Fire-Rated Ceilings: Don't Be Left Hanging

Understanding how the NEC regards suspended ceiling designs and supports is critical for proper design and installation of electrical wiring and equipment.

As a designer and installer, you should know the fundamental differences between a suspended ceiling, which is an integral part of a fire-rated floor-ceiling or roof-ceiling assembly, and the far more common non fire-rated assemblies. It seems the National Electrical Code (NEC) revises Sec. 300-11 that deals with the use of suspended ceiling support wire and grid as a supporting means for electrical boxes, conduits, and cables in some manner in each of its publications since 1971.

Some floors have a thinner slab than one that would establish the required fire separation on its own. In this case, we consider the suspended ceiling an integral part of the overall fire rating.

If the ceiling manufacturer recognizes wiring in its ceiling support specifications, an exception in Sec. 300-11(a)(1) allows the system to support all electrical wiring and equipment. This means you don't have to put up additional support wires to accommodate electrical equipment. Unfortunately, it's rare for the designer to include this in the original plans.

Tested fire-rated assembly (Sec. 300-11(a)(1), Exception). Qualified testing laboratories evaluate many designs, using various ceiling panel materials. These tests involve constructing a test room and ceiling inside a giant furnace. As you can imagine, this is very expensive. The design specifies exactly how many support wires to use, how thick they must be, how and where to attach them, how fixtures support them, and how to construct and run air ducts.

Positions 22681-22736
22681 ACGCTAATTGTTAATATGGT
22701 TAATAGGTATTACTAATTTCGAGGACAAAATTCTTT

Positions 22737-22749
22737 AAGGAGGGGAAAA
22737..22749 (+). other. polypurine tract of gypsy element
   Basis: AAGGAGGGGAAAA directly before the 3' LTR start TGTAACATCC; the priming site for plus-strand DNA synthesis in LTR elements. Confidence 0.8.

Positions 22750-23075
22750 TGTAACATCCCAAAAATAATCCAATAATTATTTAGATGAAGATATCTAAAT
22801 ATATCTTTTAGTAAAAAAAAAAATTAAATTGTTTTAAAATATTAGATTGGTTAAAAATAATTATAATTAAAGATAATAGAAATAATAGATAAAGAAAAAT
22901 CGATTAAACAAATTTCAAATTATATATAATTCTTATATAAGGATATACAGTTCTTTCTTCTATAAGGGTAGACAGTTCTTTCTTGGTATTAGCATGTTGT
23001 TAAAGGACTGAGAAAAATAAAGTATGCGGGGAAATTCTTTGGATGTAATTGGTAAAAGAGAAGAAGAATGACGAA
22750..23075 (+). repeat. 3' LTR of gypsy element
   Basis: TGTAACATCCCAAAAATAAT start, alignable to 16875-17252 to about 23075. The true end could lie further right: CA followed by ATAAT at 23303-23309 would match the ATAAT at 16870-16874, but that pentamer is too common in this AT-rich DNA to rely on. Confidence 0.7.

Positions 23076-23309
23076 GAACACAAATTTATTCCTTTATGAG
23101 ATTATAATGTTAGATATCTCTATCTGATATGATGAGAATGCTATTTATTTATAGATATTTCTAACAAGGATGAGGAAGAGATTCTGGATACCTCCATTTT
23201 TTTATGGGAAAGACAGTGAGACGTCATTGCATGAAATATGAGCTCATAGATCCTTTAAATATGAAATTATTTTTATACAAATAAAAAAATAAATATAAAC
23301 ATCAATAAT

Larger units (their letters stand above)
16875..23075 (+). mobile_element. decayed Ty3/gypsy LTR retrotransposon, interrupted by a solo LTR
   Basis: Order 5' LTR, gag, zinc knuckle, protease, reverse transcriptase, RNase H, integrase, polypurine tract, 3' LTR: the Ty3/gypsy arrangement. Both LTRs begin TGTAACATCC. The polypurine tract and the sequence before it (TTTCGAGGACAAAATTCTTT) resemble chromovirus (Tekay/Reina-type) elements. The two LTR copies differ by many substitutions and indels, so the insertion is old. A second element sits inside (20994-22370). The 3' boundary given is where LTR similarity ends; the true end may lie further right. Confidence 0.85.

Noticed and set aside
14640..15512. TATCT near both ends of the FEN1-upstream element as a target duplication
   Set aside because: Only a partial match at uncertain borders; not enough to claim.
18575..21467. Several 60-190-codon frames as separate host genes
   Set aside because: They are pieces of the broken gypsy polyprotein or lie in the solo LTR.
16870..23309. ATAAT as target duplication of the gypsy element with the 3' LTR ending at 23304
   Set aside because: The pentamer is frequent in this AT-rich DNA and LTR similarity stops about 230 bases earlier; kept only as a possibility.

These testing laboratories don't assume any additional weight loads on these support wires, nor do they (or could they) evaluate how such a ceiling might deform under fire conditions. In these cases, support the wiring securely and independently of the ceiling support wires.

The only exception allows for the remote possibility that someone might rerun a ceiling assembly test with electrical wiring attached to specified support wires. Since rated designs specify the support wire locations, both the electrical and building inspectors must recognize the difference between support wires used for the ceiling system and those used for electrical wires and equipment.

Fire-rated ceiling [Sec.300-11(a)(1)]. When installing electrical wiring in a non-tested ceiling, the 1999 NEC allows you a greater degree of latitude, permitting you to install additional support wires without requiring a cable tray system or trapeze arrangement of support wires.

Secure the independent ceiling support wires at both ends, making sure not to use the ceiling grid as a means of support for cables and raceways. You must identify such independent ceiling support wires by a distinguishable color, tagging, or other means acceptable to the AHJ.

Non fire-rated ceiling [Sec. 300-11(a)(2)]. In the case of non fire-rated applications, you'll need additional support wires for electrical cables and equipment; though you need not identify them. If you are using independent support wires, decide if you want these supports distinguishable by color, tagging, or other means from those that are part of the non fire-rated ceiling support system. You must also support independent support wires at both ends. The support wiring methods covered in this section of the Code are the same as the wiring methods discussed in the fire-rated ceiling design.